Entrances are the first part of the landscape that people see. Therefore, these areas should not only be designed in a way that enhances the home or garden's appearance, but they should also create a warm, welcoming feeling, enticing others to take a closer look. One way to achieve this is through the construction of attractive flagstone pathways.
Choosing Flagstones for a Flagstone Path
Natural flagstone walkways are a great way to create welcoming paths for a beautiful landscape. Flagstones are rocks that have been split into slabs and cut into irregular flag-like shapes. Flagstones are available in varying thicknesses, depending on the job at hand, from 1 ¼ to 2 inches (3-5 cm.) thick. They can also be found in different color variations and rock types to easily match the surrounding landscape design such as bluestone, limestone, or sandstone. Care should always be taken in choosing the right type of flagstone for a flagstone walkway as they also differ in the way they absorb water. For instance, some types of flagstones absorb water quickly and easily, somewhat like a sponge. Then there are other types that actually seem to repel water, making them slippery when wet.
Deciding on Flagstone Walkway Designs
Depending on the current theme or style of your home and garden, flagstone walks can be given a formal or informal design. Formal flagstone walks are straight while informal designs make use of slight curves and bends. You also need to decide on how you will install a flagstone path. Although it may be more permanent, laying flagstones in concrete is costly and difficult. However, flagstone pathways can be cheaply and easily installed on a gravel and sand bed. When designing a natural flagstone walkway, it usually helps to lay out the path beforehand with a hose in order to get a visual sense of how it will look. It's always better to see the idea first, rather than jumping right in and digging up areas of lawn you may regret later.
How to Install a Flagstone Walkway
Once you have established the flagstone walkway design, mark off the area with stakes and string. Dig out the soil about 6 to 8 inches (15-20 cm.), keeping it as even as you can with a level. Slightly slope the walk with the grade, however, to ensure adequate drainage and prevent water buildup. Excessively sloped areas may require the incorporation of steps or terraces with the walk. It may also be a good idea to set up a form using pressure-treated boards to hold everything in place. Clear away any debris and rake the area smooth. You can apply a layer of landscaping fabric or simply leave the area as is. This is your choice. Depending on the depth, fill in the excavated area with half gravel, half sand, leveling and tamping as you go. Arrange the flagstones firmly in the sand, leaving ½ to 1 inch (1-2.5 cm.) between them to create a formal design or space them irregularly for a more natural and informal appearance. Position the largest stones at each end of the walk, placing the individual pieces together to create narrow, uneven joints. Make the spaces between stones smallest where traffic is heaviest and widen them out toward the sides of the path. Once the flagstone path has been laid, fill in the gaps with a mixture of half sand, half soil by applying it directly to the walk and sweeping it into the cracks with a broom. Water the flagstone pathways thoroughly to settle the rocks in the joints, tamping all stones with a rubber mallet. Allow this to dry and fill in empty joints as needed. Repeat the process until the joints are filled.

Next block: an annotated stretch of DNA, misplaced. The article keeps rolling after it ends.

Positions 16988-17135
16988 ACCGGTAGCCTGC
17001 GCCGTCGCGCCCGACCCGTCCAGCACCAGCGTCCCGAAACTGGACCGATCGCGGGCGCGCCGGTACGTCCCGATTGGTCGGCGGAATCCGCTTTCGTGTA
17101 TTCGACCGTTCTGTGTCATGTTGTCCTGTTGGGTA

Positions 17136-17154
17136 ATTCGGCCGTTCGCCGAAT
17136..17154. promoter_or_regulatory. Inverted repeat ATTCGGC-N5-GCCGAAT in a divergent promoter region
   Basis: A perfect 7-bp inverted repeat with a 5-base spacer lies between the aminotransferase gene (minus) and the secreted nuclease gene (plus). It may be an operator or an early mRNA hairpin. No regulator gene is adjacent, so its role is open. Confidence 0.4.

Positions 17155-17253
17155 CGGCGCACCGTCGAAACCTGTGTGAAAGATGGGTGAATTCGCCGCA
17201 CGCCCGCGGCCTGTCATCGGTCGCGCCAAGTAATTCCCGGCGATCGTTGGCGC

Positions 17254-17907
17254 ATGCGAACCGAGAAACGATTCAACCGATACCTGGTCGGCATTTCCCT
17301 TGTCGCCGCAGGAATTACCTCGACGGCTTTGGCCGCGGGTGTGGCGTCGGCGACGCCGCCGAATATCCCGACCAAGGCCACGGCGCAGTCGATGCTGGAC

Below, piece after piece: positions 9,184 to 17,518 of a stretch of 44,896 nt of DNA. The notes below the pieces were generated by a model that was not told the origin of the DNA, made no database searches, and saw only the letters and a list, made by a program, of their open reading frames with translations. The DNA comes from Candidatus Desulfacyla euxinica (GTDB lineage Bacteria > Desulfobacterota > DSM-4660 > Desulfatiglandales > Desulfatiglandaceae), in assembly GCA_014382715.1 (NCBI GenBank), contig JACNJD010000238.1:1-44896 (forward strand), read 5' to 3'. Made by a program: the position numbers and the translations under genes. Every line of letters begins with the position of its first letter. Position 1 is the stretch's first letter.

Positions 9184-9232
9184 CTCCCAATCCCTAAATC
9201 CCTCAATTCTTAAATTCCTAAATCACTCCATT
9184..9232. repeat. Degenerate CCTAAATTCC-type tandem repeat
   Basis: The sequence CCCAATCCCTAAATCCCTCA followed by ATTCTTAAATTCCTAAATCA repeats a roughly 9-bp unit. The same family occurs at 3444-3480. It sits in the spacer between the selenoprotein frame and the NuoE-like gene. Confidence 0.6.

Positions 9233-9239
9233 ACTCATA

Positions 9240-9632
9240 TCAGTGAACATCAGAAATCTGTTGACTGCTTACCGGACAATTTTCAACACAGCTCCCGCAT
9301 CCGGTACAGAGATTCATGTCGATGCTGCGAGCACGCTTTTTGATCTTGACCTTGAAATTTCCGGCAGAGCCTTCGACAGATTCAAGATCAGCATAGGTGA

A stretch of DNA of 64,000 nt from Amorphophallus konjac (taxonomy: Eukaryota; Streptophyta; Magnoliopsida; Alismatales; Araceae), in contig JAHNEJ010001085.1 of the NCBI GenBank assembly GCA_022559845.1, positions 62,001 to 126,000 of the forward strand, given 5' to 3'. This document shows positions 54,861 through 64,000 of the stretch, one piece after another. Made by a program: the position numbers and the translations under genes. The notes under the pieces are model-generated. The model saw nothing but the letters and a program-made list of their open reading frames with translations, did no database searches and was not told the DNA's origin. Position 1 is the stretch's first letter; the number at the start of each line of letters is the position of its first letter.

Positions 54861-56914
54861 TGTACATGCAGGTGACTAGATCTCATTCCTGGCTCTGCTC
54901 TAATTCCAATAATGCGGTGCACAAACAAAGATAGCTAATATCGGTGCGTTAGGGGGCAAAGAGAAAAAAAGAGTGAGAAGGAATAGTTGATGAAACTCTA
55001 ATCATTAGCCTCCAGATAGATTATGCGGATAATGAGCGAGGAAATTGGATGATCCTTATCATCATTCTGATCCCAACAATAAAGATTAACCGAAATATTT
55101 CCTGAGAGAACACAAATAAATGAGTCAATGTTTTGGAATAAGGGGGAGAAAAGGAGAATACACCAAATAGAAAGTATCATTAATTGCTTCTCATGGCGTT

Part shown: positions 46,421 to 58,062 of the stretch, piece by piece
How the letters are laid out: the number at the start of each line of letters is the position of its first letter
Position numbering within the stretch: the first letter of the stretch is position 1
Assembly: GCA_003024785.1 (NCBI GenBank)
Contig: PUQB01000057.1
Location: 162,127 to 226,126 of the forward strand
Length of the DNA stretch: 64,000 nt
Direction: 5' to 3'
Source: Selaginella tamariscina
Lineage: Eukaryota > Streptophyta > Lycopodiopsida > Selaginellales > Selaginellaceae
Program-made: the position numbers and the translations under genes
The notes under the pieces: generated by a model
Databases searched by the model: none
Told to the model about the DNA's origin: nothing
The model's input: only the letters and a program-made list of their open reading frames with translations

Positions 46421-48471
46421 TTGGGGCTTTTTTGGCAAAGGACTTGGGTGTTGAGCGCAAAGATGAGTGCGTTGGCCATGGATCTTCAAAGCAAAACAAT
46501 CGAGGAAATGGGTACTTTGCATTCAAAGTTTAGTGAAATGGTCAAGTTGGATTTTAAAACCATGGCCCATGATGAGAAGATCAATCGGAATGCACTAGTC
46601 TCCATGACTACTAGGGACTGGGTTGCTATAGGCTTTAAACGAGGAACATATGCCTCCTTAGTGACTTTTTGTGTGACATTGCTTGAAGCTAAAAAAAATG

Finishing Your Flagstone Walkway Design
In the event that you would like to implement low-growing groundcovers or grass amongst the stones, use some of the excavated soil instead of the sand/soil mixture. If your path is located in full sun, choose plants that tolerate hot, dry conditions. Low-growing thyme and sedum make excellent choices. For shaded flagstone walks, moss can make a lovely accent. Flagstone walks can also be combined with other stones to create an impressive entrance to your home. Don't forget to add plants, lighting, and focal points to enhance the journey along your flagstone walkway. A stroll down the garden path is more enticing when the path itself is alive with plants. A flagstone entry walk or garden path makes a big impression, offering a warm welcome to others and providing a sense of permanence and beauty to your landscape year-round.
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Nikki Tilley has been gardening for nearly three decades. The former Senior Editor and Archivist of Gardening Know How, Nikki has also authored six gardening books.